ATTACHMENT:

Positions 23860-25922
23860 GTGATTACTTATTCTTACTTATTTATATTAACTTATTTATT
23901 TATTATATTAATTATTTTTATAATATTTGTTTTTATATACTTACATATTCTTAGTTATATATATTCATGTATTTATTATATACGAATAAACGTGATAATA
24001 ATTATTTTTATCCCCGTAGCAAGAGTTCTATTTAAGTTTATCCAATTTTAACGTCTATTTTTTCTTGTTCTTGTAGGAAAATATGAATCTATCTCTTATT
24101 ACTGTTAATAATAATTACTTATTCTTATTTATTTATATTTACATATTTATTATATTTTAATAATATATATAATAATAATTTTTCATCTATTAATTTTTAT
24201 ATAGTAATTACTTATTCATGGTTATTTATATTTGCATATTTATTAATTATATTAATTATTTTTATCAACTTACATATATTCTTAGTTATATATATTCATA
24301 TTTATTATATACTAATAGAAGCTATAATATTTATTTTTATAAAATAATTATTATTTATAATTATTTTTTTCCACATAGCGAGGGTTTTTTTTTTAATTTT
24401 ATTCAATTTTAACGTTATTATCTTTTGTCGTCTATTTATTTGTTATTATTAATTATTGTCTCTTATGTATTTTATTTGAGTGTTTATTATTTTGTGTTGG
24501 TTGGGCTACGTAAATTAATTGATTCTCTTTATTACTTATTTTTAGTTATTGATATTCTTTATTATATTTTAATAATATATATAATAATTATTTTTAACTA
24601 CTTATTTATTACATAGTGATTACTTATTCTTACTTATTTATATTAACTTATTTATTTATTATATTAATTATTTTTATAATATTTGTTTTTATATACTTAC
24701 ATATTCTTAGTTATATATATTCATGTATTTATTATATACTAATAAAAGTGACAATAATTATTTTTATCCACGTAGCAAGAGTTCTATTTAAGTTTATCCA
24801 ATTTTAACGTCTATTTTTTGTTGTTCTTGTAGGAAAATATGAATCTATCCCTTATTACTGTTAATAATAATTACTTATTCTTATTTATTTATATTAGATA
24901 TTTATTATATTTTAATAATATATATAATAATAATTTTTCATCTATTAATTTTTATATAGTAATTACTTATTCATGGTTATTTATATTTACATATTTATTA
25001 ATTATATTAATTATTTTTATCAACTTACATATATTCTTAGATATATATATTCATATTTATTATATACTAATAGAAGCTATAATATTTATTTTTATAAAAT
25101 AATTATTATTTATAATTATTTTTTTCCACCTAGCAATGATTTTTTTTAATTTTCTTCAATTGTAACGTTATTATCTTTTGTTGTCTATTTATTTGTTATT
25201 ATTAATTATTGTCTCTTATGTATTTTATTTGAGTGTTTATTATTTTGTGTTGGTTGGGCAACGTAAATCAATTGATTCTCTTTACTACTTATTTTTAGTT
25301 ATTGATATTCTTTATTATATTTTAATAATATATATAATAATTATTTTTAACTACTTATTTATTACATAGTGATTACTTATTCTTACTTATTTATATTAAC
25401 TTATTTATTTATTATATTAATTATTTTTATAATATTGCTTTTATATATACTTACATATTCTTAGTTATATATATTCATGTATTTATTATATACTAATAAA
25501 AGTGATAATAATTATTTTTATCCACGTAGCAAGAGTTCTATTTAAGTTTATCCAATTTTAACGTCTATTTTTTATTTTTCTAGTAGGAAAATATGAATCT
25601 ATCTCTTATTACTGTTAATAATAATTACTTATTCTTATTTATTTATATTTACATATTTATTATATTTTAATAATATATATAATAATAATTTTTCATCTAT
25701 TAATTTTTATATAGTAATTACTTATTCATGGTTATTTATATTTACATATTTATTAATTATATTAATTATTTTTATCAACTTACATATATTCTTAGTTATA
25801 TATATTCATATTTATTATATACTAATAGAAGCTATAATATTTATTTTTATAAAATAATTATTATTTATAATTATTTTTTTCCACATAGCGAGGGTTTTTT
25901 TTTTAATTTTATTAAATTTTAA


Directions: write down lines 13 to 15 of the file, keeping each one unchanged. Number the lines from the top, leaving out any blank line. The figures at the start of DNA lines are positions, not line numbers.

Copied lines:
24901 TTTATTATATTTTAATAATATATATAATAATAATTTTTCATCTATTAATTTTTATATAGTAATTACTTATTCATGGTTATTTATATTTACATATTTATTA
25001 ATTATATTAATTATTTTTATCAACTTACATATATTCTTAGATATATATATTCATATTTATTATATACTAATAGAAGCTATAATATTTATTTTTATAAAAT
25101 AATTATTATTTATAATTATTTTTTTCCACCTAGCAATGATTTTTTTTAATTTTCTTCAATTGTAACGTTATTATCTTTTGTTGTCTATTTATTTGTTATT